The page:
As a follow-up to an interview conducted with Mark Stouse, CEO of Proof Analytics, about the “Marketing Proof Gap,” the below interview dives deeper into what causes a lot of waste in marketing spend and how the best marketers are finding ways to better measure marketing impact. For insight on what the marketing proof gap is, its causes and consequences, see here.
Whitler: In this earlier article, you talked about the Marketing Proof Gap and the consequences. What causes a lot of the waste in marketing spend?
Stouse: Most of marketing’s waste is actually created by the business. One big example of this occurs when there are funding cuts. There is tremendous waste as assets, programs and momentum are lost. Several quarters later, the business often realizes their error, and they move to increase marketing spend again. But rebuilding the programs is very expensive – like a rocket, it takes a lot of money, time and talented people to escape the “gravitational pull” of the downward momentum caused by the budget cuts and “regain orbit”. In a nutshell, you lose talent, efficacy, efficiency, and continuity.
Whitler: Why is it hard to accurately measure marketing’s impact?
Stouse: In B2C, the feedback loop is qualitative and relatively short. The Nike campaign with Colin Kaepernick is an excellent example. You can observe impact very quickly, and if that’s negative you can change it quickly. In long cycle, high cost, high risk B2B buying decisions, the risks attached to marketing efficacy are back end loaded because the feedback loop is often much longer. The analytics show that money spent on B2B marketing has 20-30x the risk of spending it on sales comp.
The other factor that makes it harder to assess marketing impact in some companies is that their marketing teams have not invest in the regular measurement of audience sentiment – awareness, confidence, and trust scores, among others. The annual or biannual “voice of the customer” doesn’t cut it. You miss too much.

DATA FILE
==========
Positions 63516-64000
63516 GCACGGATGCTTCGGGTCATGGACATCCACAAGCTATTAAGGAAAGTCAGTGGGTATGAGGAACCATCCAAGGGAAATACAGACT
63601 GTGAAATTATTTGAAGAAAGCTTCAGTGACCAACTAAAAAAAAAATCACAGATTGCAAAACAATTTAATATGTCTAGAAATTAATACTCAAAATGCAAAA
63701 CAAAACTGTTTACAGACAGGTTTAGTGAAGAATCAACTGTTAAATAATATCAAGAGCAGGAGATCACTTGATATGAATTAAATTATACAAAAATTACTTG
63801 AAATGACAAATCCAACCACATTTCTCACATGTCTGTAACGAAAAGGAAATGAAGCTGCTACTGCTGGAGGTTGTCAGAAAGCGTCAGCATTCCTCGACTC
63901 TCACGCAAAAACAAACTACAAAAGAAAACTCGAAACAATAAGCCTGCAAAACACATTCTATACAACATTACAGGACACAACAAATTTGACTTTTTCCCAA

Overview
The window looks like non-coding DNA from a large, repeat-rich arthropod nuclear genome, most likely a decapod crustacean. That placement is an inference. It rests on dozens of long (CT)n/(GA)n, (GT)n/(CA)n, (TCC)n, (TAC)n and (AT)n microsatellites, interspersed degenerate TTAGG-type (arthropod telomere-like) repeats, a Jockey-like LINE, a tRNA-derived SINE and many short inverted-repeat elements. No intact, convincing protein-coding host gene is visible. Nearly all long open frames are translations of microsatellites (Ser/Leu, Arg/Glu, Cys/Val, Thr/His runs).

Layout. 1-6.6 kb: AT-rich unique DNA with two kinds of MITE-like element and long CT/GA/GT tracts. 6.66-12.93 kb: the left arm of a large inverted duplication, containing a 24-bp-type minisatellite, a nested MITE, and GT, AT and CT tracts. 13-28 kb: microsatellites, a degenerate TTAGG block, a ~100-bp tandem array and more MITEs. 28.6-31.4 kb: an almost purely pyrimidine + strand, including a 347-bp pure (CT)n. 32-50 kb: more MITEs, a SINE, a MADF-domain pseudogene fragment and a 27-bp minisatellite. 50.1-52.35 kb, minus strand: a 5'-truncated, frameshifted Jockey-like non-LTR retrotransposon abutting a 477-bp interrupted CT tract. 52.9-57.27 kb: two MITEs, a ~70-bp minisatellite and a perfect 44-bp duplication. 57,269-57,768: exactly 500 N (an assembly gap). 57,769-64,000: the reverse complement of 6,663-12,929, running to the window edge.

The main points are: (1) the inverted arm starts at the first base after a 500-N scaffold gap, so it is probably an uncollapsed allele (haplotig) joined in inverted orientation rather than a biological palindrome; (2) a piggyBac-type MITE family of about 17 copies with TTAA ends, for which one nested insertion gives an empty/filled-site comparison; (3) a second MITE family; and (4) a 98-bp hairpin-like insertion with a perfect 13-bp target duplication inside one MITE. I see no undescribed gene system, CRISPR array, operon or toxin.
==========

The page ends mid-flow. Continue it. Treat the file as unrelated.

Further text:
Whitler: What is it that the best marketers are doing to narrow the gap?
Stouse: They are actively engaged with their C-suite to define their expectations of impact and value. They are building their tech stacks to meet those C-suite expectations first because they realize that marketing doesn’t get to decide what success looks like. The business gets to decide that. The CMOs and CCOs who are having that conversation are starting to really do well.
Whitler: What advice would you give CMOs who want to narrow the gap?
Stouse: Get real about the business value conversation. Fair or not, let your business leaders tell you what success is and how they define it. Then get serious about the data you have and run the proper analytics. If the business wants to enrich the insights, they will have to provide access to more data. This is why the CFO-CMO axis is so important, and why the right analytics act as a bridge between the two.
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